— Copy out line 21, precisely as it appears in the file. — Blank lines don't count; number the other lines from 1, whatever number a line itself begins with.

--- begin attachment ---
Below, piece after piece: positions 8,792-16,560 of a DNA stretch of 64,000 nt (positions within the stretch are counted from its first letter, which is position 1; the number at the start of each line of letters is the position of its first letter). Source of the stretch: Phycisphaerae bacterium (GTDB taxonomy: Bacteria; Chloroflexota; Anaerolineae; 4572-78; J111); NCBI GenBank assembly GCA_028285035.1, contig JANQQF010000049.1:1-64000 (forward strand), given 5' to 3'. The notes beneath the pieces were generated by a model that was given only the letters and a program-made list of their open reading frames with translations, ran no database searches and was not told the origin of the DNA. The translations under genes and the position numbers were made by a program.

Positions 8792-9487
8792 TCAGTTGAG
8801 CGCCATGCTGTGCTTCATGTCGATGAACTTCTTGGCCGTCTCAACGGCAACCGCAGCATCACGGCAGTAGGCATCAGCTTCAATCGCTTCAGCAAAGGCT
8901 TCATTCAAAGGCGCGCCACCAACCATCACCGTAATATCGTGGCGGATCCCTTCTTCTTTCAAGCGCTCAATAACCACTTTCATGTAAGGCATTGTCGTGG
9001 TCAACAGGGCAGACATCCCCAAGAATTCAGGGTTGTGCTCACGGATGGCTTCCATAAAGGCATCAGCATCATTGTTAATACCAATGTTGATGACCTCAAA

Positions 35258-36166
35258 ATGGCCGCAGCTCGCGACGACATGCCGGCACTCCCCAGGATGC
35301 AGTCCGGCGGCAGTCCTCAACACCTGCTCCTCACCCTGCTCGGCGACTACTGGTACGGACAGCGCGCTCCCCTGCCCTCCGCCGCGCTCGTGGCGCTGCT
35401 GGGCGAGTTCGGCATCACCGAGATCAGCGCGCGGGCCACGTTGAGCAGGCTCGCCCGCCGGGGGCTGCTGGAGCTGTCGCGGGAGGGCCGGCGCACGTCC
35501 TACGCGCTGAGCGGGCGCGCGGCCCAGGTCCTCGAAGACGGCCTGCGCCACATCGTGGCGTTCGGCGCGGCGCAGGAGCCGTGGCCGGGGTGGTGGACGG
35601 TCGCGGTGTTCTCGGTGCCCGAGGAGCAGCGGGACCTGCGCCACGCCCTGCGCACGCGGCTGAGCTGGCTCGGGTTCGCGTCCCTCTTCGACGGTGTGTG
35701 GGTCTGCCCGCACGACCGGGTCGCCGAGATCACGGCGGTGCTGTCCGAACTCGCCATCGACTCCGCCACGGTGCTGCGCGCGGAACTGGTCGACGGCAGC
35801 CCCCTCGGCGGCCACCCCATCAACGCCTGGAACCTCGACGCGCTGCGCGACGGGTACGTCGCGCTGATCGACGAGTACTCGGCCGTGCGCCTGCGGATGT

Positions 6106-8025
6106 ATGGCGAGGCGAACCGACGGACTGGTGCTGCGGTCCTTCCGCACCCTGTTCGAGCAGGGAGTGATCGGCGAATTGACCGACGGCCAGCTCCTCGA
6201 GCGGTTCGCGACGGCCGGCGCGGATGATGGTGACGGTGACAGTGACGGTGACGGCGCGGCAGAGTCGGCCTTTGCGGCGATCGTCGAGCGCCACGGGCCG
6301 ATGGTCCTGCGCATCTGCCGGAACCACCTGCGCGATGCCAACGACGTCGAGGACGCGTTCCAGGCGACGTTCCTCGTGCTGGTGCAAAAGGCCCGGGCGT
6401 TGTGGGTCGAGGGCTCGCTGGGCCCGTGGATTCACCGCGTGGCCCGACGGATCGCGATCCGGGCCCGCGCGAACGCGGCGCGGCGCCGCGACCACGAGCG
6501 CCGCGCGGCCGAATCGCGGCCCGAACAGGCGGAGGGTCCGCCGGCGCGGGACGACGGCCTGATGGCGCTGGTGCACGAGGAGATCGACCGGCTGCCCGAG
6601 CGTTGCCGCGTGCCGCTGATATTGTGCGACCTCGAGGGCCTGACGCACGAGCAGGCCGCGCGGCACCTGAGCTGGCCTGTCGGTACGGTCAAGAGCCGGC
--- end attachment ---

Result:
6601 CGTTGCCGCGTGCCGCTGATATTGTGCGACCTCGAGGGCCTGACGCACGAGCAGGCCGCGCGGCACCTGAGCTGGCCTGTCGGTACGGTCAAGAGCCGGC